SALT LAKE CITY — Attorney General Sean Reyes recently helped lead a delegation of state attorneys general from the United States to Mexico City, Mexico, as part of a criminal justice conference focused on improving coordinated law enforcement efforts to combat human trafficking, drug trafficking, counterfeiting and Internet security crimes.
Last year, Reyes hosted his Mexican state counterparts, along with the federal attorneys general of Mexico and El Salvador, for similar training in Park City as part of a program funded by the U.S. State Department. His team will also conduct an online legal training this November for colleagues around the world.
In today’s global environment, the definition of a ‘border state’ has been greatly expanded not only in terms of trade and economy — but also crime. Criminal elements in Mexico smuggle drugs, people and counterfeit products into the U.S. while money and weapons are smuggled back into Mexico. Criminals from the U.S. are often complicit in these illicit activities whether or not they are from states that share a physical border with Mexico.
The more we work with law enforcement partners in Mexico and other Latin American countries to improve information sharing and training for investigations and prosecutions, the greater the likelihood we can take criminals off the streets in our respective nations.
The Binational State Attorney General Exchange was hosted by the Conference of Western Attorneys General Alliance Partnership and funded by the U.S. State Department. Reyes’ participation was at no cost to Utah taxpayers. The conference was attended by seven other U.S. state attorneys general, 26 Mexican state attorneys general and Mexico’s federal Attorney General Arely Gomez Gonzalez.
“I spent some very productive one-on-one time with General Gonzalez discussing legal issues and human trafficking — and can tell you this investment will result in greater protections for the citizens of Utah,” Reyes said.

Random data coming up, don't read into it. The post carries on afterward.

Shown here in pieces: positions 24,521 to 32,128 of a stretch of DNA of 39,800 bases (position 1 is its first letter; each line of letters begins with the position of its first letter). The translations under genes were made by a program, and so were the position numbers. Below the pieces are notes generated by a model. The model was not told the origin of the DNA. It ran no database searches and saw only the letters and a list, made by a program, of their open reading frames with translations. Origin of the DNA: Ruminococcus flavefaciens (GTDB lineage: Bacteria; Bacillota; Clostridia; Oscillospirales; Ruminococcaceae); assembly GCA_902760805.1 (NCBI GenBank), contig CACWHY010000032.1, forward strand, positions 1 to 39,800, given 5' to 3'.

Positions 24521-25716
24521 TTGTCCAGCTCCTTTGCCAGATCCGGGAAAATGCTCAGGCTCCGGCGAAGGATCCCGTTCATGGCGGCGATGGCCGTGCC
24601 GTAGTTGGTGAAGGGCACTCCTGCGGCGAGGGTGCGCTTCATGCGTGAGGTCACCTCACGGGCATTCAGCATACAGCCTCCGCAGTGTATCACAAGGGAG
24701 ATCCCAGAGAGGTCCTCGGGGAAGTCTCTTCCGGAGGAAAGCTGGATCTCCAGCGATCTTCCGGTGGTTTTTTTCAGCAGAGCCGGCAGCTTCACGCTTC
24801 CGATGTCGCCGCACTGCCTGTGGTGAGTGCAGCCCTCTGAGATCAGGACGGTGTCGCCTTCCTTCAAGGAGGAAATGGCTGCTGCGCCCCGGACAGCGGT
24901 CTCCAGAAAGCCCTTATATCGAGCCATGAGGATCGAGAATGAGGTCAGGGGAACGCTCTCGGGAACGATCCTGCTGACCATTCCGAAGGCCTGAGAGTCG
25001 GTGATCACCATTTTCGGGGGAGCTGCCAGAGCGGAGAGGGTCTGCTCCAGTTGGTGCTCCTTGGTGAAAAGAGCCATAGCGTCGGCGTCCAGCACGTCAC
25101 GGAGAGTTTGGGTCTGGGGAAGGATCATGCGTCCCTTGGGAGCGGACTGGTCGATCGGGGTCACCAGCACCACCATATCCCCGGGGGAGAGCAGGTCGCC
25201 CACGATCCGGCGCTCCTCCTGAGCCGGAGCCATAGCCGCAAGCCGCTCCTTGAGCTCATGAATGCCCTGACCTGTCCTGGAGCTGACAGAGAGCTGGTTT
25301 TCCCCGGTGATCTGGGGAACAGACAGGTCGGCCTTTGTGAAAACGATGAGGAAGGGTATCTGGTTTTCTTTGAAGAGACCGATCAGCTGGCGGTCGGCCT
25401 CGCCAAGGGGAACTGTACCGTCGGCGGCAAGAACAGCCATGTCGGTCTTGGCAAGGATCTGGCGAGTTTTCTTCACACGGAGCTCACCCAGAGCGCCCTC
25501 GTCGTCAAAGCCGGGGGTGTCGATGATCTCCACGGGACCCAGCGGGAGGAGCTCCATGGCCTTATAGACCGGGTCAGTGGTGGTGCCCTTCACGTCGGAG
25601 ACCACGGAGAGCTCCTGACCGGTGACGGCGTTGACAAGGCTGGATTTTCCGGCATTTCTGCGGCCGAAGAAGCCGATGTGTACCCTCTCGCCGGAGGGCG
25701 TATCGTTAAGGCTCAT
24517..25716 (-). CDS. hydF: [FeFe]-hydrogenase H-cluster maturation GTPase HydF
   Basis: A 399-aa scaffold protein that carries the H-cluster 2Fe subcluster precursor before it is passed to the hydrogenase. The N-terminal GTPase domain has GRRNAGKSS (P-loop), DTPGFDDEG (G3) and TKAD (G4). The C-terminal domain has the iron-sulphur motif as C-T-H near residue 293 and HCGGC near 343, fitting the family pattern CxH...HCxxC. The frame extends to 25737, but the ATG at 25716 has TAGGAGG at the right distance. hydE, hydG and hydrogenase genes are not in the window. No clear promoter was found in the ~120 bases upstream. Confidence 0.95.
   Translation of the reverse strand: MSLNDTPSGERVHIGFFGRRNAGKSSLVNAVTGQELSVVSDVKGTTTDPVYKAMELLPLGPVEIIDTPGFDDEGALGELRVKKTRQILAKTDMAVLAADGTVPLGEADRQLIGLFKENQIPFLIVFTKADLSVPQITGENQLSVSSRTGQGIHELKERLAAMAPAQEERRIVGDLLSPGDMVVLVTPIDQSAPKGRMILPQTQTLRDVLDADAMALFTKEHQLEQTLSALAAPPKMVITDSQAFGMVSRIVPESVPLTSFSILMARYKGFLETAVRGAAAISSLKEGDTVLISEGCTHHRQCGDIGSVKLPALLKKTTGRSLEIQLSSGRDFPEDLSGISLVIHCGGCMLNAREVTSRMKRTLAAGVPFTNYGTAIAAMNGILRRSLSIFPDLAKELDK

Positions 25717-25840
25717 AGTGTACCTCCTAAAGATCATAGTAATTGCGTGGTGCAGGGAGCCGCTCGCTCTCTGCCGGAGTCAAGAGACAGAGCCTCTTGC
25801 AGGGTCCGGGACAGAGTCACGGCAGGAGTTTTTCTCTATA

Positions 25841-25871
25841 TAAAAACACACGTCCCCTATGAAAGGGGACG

“Utah and the United States have a strong leader and great lawyer in Sean Reyes,” Attorney General Carlos Zamarripa Aguirre of the Mexican State of Guanajuato stated, noting also that Reyes’ bilingual skills are an asset to the training program.
In addition to specific criminal topics, the U.S. attorneys general spent significant time training their Mexican counterparts on the nuts and bolts of criminal prosecution and defense issues as Mexico undergoes an overhaul of its criminal justice system. Pursuant to a 2008 amendment in the Mexican Constitution, Mexico is transitioning away from an inquisitorial trial system to an adversarial one like that seen in the United States.
The U.S. delegation was hosted at the Mexican Supreme Court where former Ambassador and now Supreme Court Justice Eduardo Medina Mora implored the delegation to continue helping Mexico.
“Eduardo is an old friend and we’ve worked together for years on economic and education issues — and it’s exciting to now work together on justice reform,” Reyes said. “What they are undertaking in Mexico is Herculean, and if we can help them more quickly establish a stable adversarial system in which their citizens can start to have faith, it will help both countries. Mexico will benefit for obvious reasons, and we benefit because of improved collaboration in jointly fighting crime.”
The highlight of the conference for Reyes was a tour of a heavily guarded secret sanctuary for survivors of human trafficking. The Mexican government has made a priority of counseling, therapy, training and long-term resources for survivors of trafficking — some of whom are key witnesses in large trafficking cases.
“I was very impressed by the facility as a ‘sanctuary or safe house’ model, and I look forward to further evaluating how we might be able to create such a facility to better help trafficking survivors in Utah and the United States,” Reyes said.
Reyes was invited to return to Mexico this week to lead a U.S. delegation to the United States-Mexico Chamber of Commerce Mexico Cumbre de Negocios Business Summit and to speak on human trafficking and the Rule of Law in the Mexican justice transition.
Other event speakers include Mexican President Enrique Peña Nieto and former Israeli President and Prime Minister Shimon Peres. Reyes will be unable to participate due to pressing cases in Utah but thanks the hosts for the invitation.
“I’m flattered by the invitation to lead a U.S. delegation to an event featuring the president and former Prime Minister of these nations, but there’s always a balance and my first priority is to the critical work of protecting Utah citizens and I’m needed here more this week,” Reyes said.